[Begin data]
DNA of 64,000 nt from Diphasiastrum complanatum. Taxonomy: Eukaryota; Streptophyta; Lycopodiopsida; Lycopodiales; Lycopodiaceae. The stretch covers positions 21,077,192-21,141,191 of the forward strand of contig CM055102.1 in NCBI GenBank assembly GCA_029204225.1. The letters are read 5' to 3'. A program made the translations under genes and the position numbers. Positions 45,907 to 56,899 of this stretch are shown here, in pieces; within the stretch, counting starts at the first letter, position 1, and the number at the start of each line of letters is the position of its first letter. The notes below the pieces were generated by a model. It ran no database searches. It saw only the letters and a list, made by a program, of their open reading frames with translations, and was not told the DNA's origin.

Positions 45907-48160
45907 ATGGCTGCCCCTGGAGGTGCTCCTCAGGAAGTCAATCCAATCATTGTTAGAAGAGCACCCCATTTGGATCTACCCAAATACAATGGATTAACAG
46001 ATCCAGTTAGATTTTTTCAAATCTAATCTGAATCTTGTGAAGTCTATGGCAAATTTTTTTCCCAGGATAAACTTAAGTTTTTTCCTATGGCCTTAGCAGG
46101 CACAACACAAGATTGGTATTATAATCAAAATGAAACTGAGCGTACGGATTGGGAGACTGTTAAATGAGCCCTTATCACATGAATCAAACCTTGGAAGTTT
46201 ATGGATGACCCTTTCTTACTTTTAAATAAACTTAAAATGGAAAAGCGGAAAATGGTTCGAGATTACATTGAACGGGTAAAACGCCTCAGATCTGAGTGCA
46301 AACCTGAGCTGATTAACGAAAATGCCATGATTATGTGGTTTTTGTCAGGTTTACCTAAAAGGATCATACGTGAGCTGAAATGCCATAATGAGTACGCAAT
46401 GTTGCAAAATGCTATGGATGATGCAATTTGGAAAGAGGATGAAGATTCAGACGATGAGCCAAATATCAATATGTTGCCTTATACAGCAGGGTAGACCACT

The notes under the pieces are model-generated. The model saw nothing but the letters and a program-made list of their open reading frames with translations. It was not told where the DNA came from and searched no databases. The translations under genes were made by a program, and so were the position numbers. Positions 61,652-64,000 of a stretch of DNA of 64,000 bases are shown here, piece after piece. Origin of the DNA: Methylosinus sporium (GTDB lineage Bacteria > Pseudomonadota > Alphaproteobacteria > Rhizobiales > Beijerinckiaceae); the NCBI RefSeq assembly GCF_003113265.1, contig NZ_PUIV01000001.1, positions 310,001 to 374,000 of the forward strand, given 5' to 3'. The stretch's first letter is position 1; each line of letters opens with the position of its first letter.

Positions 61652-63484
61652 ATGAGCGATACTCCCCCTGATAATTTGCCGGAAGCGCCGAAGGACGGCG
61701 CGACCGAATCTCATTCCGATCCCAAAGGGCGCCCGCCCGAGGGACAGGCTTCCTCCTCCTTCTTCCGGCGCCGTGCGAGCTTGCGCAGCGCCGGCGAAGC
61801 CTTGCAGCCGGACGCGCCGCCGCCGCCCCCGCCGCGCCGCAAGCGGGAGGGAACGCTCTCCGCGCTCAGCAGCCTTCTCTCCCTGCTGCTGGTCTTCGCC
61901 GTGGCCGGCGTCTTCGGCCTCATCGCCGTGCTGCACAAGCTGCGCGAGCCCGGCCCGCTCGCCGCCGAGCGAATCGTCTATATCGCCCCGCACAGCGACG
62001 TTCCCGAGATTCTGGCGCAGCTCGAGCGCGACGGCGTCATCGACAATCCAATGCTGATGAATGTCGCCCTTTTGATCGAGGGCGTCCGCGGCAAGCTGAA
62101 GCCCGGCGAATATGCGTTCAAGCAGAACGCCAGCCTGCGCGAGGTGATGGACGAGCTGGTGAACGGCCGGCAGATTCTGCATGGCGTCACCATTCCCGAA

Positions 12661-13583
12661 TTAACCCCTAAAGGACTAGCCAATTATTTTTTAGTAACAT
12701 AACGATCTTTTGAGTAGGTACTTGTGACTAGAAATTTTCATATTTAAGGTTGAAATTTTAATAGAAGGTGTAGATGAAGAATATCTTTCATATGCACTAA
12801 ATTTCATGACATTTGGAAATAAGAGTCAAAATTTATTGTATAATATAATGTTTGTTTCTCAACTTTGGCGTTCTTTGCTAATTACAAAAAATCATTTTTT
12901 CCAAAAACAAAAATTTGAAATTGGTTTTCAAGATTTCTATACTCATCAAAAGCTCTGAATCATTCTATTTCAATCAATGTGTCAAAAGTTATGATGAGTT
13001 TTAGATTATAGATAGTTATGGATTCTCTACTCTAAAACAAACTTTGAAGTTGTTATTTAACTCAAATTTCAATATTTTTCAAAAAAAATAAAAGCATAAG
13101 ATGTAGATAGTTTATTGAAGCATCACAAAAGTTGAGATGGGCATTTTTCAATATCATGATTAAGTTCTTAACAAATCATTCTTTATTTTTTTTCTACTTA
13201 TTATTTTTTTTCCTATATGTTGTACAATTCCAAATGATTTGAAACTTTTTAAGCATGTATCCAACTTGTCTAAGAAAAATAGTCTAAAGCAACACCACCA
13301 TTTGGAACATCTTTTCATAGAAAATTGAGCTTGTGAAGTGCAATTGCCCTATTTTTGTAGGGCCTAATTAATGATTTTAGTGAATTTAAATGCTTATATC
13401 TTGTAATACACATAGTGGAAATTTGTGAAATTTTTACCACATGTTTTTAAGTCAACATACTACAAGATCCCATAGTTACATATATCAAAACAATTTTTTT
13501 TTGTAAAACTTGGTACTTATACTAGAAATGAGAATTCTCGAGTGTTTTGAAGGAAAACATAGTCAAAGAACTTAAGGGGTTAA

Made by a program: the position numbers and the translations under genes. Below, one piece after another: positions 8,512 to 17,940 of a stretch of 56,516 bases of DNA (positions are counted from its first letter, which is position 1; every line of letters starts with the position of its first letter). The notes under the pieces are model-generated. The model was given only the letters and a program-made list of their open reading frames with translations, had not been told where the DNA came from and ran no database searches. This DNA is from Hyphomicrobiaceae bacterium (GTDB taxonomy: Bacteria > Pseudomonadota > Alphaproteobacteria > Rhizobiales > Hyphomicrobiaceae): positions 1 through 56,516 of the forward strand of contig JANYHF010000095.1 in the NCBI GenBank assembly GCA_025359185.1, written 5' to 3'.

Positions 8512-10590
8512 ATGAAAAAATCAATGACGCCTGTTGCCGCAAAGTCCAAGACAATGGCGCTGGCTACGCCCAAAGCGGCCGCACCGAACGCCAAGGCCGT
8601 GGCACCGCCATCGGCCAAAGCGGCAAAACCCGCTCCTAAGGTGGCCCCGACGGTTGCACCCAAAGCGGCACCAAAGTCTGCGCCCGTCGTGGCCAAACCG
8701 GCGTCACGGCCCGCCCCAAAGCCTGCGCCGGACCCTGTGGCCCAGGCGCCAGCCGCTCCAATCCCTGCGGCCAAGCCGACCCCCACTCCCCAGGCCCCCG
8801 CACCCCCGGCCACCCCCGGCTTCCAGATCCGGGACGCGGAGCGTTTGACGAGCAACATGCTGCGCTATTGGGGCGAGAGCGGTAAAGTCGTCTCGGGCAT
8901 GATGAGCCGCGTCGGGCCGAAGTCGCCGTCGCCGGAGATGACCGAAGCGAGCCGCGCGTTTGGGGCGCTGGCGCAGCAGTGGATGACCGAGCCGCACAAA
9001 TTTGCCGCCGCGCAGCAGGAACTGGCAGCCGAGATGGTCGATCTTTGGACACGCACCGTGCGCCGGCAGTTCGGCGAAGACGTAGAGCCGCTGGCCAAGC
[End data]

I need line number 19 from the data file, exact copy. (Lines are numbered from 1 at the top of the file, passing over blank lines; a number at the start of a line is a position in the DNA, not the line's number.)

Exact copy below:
12701 AACGATCTTTTGAGTAGGTACTTGTGACTAGAAATTTTCATATTTAAGGTTGAAATTTTAATAGAAGGTGTAGATGAAGAATATCTTTCATATGCACTAA